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Twitter lets far-right circulate doctored photo of congresswomen in KKK hoods
A doctored image from the State of the Union that portrays congresswomen in KKK hoods has been circulating on Twitter for two days—and the social media platform is letting it happen.
For Tuesday’s address, many congresswomen color-coordinated to wear white to Trump’s SOTU to pay homage to the suffragist movement. It was a wonderful sentiment. As Congresswoman Ayanna Pressley poignantly wrote in anticipation of it, “Tonight, I honor women like #AlicePaul who led the movement & women like #IdaB who were excluded from it.”
It soon spiraled into a joke for right-wingers, though, and after the speech, they began circulating Klan-inspired photoshopped images of the women on Twitter. It likely took off further after conspiracy theorist and InfoWars host Alex Jones shared it in a video on his show.
“You wait until those women are running the country for foreign banks and the Chicoms and up against the Russians and everybody else,” Jones said in the video, shared by Media Matters. “I mean, my God. Look at them. I mean, this is pathetic.”
The images then made their way to conservative websites such as the Gateway Pundit, which referred to it as a “wardrobe malfunction.”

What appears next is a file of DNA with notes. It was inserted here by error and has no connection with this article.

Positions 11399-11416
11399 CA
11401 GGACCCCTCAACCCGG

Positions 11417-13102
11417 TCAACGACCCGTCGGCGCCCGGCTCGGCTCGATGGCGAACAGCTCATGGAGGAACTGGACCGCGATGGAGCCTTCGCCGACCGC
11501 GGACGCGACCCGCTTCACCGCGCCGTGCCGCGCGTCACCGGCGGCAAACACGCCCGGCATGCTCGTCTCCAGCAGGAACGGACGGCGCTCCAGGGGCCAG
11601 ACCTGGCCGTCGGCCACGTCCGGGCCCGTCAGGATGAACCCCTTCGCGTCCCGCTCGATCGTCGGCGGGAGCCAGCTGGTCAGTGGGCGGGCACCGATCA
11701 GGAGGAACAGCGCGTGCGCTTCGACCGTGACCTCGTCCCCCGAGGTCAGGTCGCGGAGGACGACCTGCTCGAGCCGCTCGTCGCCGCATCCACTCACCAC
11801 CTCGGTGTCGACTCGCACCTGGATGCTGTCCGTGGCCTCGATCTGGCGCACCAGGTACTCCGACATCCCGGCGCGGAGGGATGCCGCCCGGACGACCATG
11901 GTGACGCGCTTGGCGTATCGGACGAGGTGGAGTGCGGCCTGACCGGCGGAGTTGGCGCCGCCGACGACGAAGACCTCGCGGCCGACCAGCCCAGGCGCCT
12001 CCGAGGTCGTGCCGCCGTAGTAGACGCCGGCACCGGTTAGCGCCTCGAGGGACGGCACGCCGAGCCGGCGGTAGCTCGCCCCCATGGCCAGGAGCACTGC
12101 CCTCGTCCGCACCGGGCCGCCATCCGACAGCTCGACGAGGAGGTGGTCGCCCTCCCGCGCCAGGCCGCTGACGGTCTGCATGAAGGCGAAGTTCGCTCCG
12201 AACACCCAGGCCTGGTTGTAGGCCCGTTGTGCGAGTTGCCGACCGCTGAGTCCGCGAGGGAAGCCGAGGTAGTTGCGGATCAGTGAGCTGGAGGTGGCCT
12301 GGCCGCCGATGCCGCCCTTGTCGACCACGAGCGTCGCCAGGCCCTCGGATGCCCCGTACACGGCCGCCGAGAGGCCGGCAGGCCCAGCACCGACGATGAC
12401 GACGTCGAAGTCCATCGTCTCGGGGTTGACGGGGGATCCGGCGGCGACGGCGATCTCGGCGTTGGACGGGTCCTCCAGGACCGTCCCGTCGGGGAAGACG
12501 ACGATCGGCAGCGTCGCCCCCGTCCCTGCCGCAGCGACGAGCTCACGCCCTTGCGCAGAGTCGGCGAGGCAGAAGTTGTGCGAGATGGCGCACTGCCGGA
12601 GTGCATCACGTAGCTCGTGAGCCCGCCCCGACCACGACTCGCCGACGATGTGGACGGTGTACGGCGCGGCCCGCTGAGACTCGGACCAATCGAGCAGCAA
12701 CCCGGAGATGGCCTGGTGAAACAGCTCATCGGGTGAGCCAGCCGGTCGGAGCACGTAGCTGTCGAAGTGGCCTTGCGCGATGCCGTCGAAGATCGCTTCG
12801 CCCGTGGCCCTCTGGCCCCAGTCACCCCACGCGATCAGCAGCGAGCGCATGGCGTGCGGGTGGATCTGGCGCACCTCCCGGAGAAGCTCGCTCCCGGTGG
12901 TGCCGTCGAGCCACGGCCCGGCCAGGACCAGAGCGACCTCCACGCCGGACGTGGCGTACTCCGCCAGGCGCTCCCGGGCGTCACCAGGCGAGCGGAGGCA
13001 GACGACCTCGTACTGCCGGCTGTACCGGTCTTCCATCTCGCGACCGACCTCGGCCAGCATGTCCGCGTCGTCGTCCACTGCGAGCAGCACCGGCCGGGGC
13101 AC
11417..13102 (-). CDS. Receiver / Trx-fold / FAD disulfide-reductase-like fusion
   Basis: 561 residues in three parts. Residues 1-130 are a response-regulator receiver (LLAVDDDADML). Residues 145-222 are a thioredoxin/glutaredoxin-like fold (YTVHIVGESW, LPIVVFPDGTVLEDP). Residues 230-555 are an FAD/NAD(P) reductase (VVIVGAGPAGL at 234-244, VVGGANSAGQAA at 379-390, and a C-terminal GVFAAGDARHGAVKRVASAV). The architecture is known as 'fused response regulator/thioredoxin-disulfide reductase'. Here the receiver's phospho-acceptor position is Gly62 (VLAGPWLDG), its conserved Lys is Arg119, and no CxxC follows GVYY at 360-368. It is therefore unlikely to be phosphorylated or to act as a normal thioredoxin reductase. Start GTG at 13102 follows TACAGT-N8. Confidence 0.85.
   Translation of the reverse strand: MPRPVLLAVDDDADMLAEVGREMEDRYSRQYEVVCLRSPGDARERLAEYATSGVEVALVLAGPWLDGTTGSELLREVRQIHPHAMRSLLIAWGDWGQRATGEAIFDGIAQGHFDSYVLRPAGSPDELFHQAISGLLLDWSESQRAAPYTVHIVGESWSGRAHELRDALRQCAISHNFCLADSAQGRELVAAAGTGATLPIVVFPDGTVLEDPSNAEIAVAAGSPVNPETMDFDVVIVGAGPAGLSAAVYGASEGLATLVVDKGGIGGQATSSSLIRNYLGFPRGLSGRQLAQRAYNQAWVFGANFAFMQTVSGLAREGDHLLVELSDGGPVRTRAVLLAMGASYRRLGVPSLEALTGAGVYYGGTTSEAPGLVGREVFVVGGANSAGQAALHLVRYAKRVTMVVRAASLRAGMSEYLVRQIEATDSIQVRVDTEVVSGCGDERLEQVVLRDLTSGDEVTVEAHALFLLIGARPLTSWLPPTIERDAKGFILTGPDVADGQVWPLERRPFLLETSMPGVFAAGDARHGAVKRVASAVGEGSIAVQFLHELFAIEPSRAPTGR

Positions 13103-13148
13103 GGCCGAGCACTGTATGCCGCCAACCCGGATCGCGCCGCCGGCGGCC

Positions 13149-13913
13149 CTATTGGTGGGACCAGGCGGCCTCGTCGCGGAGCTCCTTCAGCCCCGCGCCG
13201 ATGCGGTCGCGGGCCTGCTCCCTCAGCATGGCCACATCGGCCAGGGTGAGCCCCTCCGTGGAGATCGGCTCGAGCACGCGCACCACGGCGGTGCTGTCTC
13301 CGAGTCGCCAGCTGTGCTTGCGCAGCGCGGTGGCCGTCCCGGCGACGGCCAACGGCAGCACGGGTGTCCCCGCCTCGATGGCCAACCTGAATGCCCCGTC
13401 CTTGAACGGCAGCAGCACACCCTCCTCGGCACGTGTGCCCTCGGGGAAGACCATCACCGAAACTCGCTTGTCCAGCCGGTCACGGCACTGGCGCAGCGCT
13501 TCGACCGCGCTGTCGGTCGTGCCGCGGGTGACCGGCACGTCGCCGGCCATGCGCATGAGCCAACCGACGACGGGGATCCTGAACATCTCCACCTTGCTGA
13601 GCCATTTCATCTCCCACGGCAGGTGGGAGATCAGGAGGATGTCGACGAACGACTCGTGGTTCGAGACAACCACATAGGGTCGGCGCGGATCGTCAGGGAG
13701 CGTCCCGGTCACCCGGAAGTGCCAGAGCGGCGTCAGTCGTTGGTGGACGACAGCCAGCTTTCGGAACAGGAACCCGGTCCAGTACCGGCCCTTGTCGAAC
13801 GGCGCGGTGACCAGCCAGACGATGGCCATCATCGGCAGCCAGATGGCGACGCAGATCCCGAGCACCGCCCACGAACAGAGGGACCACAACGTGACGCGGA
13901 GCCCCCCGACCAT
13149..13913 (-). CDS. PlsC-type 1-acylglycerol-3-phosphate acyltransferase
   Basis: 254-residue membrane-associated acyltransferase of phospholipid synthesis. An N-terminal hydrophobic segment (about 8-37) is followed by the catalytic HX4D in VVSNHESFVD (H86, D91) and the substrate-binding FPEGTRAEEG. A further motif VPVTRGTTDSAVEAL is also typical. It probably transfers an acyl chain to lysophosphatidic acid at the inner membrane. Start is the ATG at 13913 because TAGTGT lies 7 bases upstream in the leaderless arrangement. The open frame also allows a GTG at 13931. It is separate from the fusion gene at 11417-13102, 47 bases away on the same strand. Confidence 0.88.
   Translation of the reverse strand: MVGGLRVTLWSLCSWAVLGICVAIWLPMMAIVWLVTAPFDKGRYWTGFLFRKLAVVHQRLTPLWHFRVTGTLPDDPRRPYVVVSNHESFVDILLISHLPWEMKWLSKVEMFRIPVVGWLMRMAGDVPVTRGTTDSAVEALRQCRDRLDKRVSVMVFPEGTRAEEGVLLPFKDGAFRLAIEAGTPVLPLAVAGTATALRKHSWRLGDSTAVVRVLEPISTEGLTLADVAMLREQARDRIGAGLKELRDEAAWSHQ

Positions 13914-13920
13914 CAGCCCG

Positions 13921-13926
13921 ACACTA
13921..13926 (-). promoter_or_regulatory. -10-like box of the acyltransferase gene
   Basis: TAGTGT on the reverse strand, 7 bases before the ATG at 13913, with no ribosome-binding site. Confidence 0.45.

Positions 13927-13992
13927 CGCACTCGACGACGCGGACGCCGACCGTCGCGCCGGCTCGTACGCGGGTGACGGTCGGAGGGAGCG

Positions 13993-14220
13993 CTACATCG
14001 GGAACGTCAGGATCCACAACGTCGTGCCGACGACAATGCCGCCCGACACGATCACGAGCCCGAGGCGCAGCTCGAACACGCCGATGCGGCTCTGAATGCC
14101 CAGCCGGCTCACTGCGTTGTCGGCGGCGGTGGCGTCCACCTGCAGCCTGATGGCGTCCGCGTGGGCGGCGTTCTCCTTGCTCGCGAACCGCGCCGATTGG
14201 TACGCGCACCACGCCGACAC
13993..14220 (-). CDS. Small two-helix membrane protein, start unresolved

Even those who did not share the photo directly tried to promote a commonly held notion that the KKK was founded by the Democratic Party, which has long been debunked. Experts say although there were overlaps between members of the KKK who were Democratic, the party did not play a role in the foundation of the hate group.
— Jared Michael (@MAGA_TRUTH_) February 6, 2019
— Was A Bernie Supporter (@TheLeftIsRacism) February 6, 2019
— Terrence K. Williams (@w_terrence) February 6, 2019
— Haley Bischof (@BisTribe5) February 6, 2019
— Mr Plow (@MrPlow33) February 6, 2019
The doctored image still remains on Twitter. BuzzFeed News reached out to Twitter about why it’s allowing this to happen, considering its policy doesn’t allow symbols “associated with hate groups,” but Twitter only responded with its enforcement philosophy, which says the platform “empower[s] people to understand different sides of an issue and encourage dissenting opinions and viewpoints to be discussed openly.”
Judging by past instances, the Klan-inspired images will likely stay on the platform. Last year, a doctored photo of Parkland shooting survivor and teen activist Emma Gonzalez tearing the U.S. Constitution went viral, and Twitter did nothing immediately to stop it while it received thousands of retweets.
Samira Sadeque is a New York-based journalist reporting on immigration, sexual violence, and mental health, and will sometimes write about memes and dinosaurs too. Her work also appears in Reuters, NPR, and NBC among other publications. She graduated from Columbia Journalism School, and her work has been nominated for SAJA awards. Follow: @Samideque